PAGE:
I took our googled recipe, protocol and stack of research papers to each of my physicians. Only two had even heard of FMT, and none had performed it. These physicians, to a person, were denied permission to perform FMT by their practice partners or affiliated hospitals, respectively, citing liability concerns, without even knowing what an IND was , that is was required, or that a CPT code had been assigned.
My husband and I performed FMT by enema, at home, in March, 2012, after one of my physicians agreed to write the order for my husband’s stool test. Within 24 hours, all symptoms disappeared, and two weeks later no cdiff or toxins were detected. I remained free of cdiff until last summer. By last fall, one of my physicians had convinced his partners to allow him to perform FMT, again without knowing what an IND was or that one was needed , or that a CPT code had been assigned. Again, within 24 hours, all symptoms were gone, and I have remained asymptomatic and toxin free since. The physician’s practice has since been purchased by a healthcare system, and he is no longer allowed to perform FMTs.
People are desperate for this treatment. As doctors, clinicians, researchers, and administrators, you all know the stories of cdiff patients, but you have not lived our lives nor felt our dwindling hope and growing sense of despair and helplessness. I now wonder each and every day if I will be able to have another FMT if needed, what I will do if FMT ceases to work, and knowing what will happen to me if I encounter a different superbug.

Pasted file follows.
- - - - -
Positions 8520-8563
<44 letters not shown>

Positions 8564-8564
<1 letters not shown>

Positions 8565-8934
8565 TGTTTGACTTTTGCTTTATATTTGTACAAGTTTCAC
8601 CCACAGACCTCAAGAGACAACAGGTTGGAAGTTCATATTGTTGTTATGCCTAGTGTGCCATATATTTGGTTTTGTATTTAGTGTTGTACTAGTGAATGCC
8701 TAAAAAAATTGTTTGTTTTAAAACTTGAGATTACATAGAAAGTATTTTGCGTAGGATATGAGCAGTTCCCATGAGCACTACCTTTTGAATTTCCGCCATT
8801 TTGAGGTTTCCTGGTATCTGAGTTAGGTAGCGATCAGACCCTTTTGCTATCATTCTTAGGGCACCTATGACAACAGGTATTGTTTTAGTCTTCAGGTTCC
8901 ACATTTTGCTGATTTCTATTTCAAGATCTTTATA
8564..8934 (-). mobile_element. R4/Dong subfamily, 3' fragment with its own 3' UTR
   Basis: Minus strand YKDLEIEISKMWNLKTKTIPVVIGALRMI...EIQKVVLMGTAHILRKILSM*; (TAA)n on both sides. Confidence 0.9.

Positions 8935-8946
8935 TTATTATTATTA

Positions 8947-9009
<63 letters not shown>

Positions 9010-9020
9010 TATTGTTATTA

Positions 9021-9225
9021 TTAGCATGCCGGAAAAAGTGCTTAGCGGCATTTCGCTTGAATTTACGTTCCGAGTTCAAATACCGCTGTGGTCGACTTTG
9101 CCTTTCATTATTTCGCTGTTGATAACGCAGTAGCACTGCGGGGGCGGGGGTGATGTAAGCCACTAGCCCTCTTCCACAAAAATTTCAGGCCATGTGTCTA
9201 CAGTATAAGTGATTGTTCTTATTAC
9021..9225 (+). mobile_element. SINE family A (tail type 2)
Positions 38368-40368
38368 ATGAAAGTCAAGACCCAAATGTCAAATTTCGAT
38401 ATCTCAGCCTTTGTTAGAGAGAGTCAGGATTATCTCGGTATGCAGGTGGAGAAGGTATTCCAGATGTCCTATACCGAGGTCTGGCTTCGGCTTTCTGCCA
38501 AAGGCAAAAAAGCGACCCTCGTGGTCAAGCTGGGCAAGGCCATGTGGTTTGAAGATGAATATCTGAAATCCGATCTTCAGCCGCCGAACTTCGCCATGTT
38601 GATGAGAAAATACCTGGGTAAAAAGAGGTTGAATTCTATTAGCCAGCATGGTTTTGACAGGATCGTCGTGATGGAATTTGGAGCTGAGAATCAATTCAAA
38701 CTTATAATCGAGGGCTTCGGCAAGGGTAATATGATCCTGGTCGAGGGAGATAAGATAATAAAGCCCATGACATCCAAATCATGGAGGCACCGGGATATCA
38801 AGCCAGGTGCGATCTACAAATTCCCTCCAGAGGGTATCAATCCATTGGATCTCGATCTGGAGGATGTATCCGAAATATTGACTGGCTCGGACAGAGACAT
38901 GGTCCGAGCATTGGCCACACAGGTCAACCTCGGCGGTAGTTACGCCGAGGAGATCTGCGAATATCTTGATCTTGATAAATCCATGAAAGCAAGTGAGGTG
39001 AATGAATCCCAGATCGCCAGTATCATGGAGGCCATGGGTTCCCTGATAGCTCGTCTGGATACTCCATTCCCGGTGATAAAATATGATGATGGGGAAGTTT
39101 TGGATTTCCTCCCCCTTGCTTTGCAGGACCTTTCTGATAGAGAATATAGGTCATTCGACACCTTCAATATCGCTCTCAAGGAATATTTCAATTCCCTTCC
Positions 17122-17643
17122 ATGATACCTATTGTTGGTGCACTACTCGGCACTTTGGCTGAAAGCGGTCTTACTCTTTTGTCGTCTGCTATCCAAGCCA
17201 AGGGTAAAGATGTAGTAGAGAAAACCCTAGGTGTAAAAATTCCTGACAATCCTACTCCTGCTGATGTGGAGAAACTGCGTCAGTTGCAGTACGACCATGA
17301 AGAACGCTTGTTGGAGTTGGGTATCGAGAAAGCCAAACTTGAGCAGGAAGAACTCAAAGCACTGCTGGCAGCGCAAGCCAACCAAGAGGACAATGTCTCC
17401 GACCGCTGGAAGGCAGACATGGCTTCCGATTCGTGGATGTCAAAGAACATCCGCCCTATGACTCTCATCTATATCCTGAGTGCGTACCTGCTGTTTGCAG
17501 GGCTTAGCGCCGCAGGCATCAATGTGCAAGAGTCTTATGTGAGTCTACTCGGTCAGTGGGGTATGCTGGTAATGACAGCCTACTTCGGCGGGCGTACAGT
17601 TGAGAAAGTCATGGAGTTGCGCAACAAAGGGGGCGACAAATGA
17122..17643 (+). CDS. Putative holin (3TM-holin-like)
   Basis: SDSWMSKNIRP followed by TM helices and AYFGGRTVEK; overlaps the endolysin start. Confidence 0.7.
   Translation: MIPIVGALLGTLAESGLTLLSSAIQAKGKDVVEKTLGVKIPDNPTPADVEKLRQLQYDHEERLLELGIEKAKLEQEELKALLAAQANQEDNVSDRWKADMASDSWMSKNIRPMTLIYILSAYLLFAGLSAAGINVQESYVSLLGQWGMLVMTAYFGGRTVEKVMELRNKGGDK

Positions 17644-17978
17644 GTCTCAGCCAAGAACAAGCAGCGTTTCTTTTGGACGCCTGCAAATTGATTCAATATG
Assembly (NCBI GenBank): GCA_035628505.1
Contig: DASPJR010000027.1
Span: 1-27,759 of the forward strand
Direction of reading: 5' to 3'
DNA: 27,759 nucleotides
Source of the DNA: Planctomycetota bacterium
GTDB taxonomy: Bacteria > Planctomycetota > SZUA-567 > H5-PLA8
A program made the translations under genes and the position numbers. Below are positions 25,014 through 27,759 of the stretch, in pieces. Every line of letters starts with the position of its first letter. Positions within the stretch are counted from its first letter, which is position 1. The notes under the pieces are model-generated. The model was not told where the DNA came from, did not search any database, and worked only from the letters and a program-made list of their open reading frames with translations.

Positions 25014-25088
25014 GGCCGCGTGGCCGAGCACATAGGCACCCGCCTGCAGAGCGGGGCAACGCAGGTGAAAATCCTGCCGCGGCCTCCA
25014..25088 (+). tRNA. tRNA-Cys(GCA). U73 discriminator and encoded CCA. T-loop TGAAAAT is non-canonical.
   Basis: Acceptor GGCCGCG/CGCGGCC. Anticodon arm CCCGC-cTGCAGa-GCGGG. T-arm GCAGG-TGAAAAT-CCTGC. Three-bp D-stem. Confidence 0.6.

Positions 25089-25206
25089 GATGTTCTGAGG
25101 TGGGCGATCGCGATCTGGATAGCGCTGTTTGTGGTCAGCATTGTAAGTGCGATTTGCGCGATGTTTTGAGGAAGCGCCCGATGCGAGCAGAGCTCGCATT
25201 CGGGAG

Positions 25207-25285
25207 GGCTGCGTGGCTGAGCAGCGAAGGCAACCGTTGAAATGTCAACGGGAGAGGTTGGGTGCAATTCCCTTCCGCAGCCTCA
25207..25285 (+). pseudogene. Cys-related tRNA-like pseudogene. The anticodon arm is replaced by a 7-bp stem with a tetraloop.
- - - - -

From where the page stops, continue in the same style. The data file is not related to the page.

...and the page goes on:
Currently, physicians use many, many biologics. The risks are explained to, and generally accepted, by the patient. Speaking for the 100’s of thousands of others that are not represented here today, please, go forward, be bold, be courageous. Find a way to quickly, without several years of pre-clinical and clinical trials, allow qualified doctors to perform FMT with tested donors and signed consents, without fear of regulatory consequences.
If your spouse, your child, your parent, your sibling, or your best friend were dying from antibiotic resistant cdiff, I imagine you would want them to be able to try FMT. I also believe that most of you would agree to be the donor and to perform the procedure yourself, if necessary.
People are dying everyday, today, now. I have a wonderful husband, three amazing daughters, and two small grandchildren. I want to live. All of us just want a chance to live.
Please. Do something. Not only for me, but for all those around the country who have no voice, or no insurance, or no financial resources, and no hope. Please do something. Quickly.
If you are reading this, you have at least heard of FMT, and that gives me hope for you. My constant thoughts are on the millions of people a year, in the U.S. alone, who do not have the time, energy, support, resources, or knowledge to even find out about this treatment. Who is helping them? Where is their hope? What will happen to them, their families, their lives?
If you are a provider of FMT, or know of a provider anywhere in the world not currently listed on our Provider & Clinical Trials page, please provide us the contact information and we will add them to the list.
If you are a patient looking for information about FMT please see the FAQs. If you would like to donate or volunteer, please contact us. Together, we can make a difference. Please join us on this path.
The Fecal Transplant Foundation